last week’s post, we’ve gotten our application scaffold up and running, now it’s time to write some code!

First, we’ll carve our name into the proverbial tree, by opening the generated app/js/app.js file and modifying it as follows:

"> last week’s post, we’ve gotten our application scaffold up and running, now it’s time to write some code!

First, we’ll carve our name into the proverbial tree, by opening the generated app/js/app.js file and modifying it as follows:

"> last week’s post, we’ve gotten our application scaffold up and running, now it’s time to write some code!

First, we’ll carve our name into the proverbial tree, by opening the generated app/js/app.js file and modifying it as follows:

" />
Christoph Wagner

Freelance Software Developer

Ember.js Tutorial, Part 2: Routes

17 March 2014

Alright, after last week’s post, we’ve gotten our application scaffold up and running, now it’s time to write some code!

First, we’ll carve our name into the proverbial tree, by opening the generated app/js/app.js file and modifying it as follows:

var SpotifyExplorer = window.SpotifyExplorer = Ember.Application.create({
    appName: 'SpotifyExplorer',

    // Basic logging, e.g. "Transitioned into 'post'"
    LOG_TRANSITIONS: false, 

    // Extremely detailed logging, highlighting every internal
    // step made while transitioning into a route, including
    // `beforeModel`, `model`, and `afterModel` hooks, and
    // information about redirects and aborted transitions
    LOG_TRANSITIONS_INTERNAL: false
});

/* -- require()'s start here -- */

All we did was put our application name into the appName variable, and added some debug switches, which might come in handy later. Notice they’re set to false right now – if you have issues with your routes later, you might want to set them to true, in which case Ember.js will write information about route transitions into your web brower’s JavaScript console. More about that when we start talking about routes.

I also noticed that Yeoman named my application namespace Spotifyexplorer instead of SpotifyExplorer (note the capital ‘E’), which is of course purely cosmetic, but it sets off my OCD tendencies, so I went ahead and changed all references accordingly.

Next, we’ll start with configuring our routes. Ember.js has a sophisticated routing mechanism (quite obviously inspired by Ruby on Rails), which maps URL paths to different pieces of our application. Since an Ember.js app is basically a single page (the location is never reloaded, instead, the DOM is modified dynamically), the actual URL never changes. Instead, what changes is the part of the URL after the # symbol, i.e. the anchor. In traditional HTML files, anchors are used to mark different sections in the document that can be directly accessed via hyperlinks. Ember.js uses the same mechanism to jump to different parts, or views in our application, and the router is the mechanism that makes that happen.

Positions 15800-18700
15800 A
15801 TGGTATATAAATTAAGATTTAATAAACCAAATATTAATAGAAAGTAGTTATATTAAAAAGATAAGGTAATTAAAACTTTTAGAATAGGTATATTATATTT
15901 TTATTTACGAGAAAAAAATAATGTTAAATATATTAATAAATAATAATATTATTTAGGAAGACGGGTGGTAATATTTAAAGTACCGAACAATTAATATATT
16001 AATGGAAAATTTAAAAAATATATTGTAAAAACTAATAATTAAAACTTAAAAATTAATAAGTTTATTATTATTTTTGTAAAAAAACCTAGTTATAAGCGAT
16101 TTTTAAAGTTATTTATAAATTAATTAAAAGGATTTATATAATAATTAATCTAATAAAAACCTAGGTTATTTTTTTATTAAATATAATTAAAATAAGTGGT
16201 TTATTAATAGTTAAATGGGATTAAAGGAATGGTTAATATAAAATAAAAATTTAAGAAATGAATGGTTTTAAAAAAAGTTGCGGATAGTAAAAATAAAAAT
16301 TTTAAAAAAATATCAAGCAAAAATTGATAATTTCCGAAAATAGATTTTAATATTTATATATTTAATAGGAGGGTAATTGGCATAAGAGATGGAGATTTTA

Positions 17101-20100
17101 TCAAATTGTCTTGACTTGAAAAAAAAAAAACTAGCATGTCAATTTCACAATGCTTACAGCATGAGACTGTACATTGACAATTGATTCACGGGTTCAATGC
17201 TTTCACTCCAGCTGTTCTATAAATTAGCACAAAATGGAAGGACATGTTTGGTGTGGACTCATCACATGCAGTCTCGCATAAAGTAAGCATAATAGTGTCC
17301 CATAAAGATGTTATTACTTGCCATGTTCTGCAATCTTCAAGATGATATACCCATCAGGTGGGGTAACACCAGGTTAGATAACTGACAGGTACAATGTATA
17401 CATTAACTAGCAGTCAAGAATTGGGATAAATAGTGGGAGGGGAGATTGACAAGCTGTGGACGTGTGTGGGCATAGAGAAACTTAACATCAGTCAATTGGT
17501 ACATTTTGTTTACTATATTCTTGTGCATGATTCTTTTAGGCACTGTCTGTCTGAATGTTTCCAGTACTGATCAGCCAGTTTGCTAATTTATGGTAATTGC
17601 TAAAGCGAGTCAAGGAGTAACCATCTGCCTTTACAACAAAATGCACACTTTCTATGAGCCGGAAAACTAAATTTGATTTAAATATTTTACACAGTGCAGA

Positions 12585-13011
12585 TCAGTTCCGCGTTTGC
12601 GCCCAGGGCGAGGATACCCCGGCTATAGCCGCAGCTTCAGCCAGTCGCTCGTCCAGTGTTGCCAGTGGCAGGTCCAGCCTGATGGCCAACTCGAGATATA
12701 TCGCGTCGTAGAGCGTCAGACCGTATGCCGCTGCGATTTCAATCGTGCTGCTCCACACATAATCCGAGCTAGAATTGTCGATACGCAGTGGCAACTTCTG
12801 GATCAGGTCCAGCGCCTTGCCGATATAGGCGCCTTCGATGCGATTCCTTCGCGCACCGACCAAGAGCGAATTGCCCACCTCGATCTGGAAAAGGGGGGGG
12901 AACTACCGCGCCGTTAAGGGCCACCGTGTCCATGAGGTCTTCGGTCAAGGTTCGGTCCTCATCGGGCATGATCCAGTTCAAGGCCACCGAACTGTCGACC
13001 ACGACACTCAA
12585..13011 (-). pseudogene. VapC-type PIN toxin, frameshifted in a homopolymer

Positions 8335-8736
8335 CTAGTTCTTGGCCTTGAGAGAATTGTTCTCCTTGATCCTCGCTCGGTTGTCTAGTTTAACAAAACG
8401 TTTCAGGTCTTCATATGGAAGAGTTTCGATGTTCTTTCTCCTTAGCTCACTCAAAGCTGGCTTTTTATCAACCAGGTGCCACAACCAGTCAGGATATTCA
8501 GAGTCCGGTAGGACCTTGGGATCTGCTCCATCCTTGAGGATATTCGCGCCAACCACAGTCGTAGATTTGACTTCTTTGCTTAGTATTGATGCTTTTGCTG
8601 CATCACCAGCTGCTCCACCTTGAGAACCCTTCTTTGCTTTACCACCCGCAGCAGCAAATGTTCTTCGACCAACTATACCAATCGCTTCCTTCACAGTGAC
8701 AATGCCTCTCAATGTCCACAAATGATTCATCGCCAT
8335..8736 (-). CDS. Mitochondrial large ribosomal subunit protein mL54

Open the app/js/router.js file and paste in the following code:

SpotifyExplorer.Router.map(function () {
    this.resource("search", { path: '/'}, function() {
        this.route("results", { path: '/results/:id' });
    });
});

What happens here? We’ve defined two routes, which according to the Ember.js Naming Conventions will be named SearchRoute and SearchResultsRoute. The SearchRoute is mapped to the root path, /, while the SearchResultsRoute is mapped to the path /results/:id. Note that since the second route is embedded within the first, it inherits the first part of its name from the parent route.

The colon denotes a dynamic segment, that is, it serves simultaneously as a wildcard and a parameter holder. Any path starting with #/results/ will invoke our ResultsRoute, and the part that follows will be passed to the route as a parameter (as demonstrated in the Ember.js docs).

Next, we’ll create our routes. In Ember.js, a route is the first thing that gets invoked when a URL is loaded. It is responsible for loading the model and setting up the controller. Here’s a good diagram showing how all the pieces fit together, courtesy of Smashing Magazine.

Ember.js MVC Diagram

We’ll create our two routes as shown below. The SearchRoute goes into app/js/routes/search_route.js:

SpotifyExplorer.SearchRoute = Ember.Route.extend({
    model: function() {
        return this.store.find('search');
    }
});

All this route does is load a model named Search from a Ember.Data store. We’ll discuss models in the next part of the tutorial, for now, all we need to know is that they’re JavaScript objects that store data that is to be rendered by the view, and modified by the controller.

Our second route, SearchResultsRoute, will be a bit more complicated, because it will interact with the Spotify API to load the results for the given search. Paste the code below into the app/js/routes/search_results_route.js file:

SpotifyExplorer.SearchResultsRoute = Ember.Route.extend({
    model: function(params) {
        return this.store.find('search', params.id);
    },

    afterModel: function(search, transition) {
        var url = "https://ws.spotify.com/search/1/track.json?q=" + search.get('query');

        // query Spotify API and transform results
        Ember.$.getJSON(url).then(function(result) {
            // turn results into Ember objects
            var results = result.tracks.map(function(track) {
                return SpotifyExplorer.Track.create(track);
            });
            // set as property on our model
            return search.set('results', results);
        });
    }
});

Here, the model() function, instead of returning all models from the store, only loads one model, with an id that is passed through the params. In the afterModel() function (that is, as its name suggests, invoked automatically after the model is set), we perform an API call and in the callback, transform the results into Ember.js objects (instances of the Track model we will create in the next part).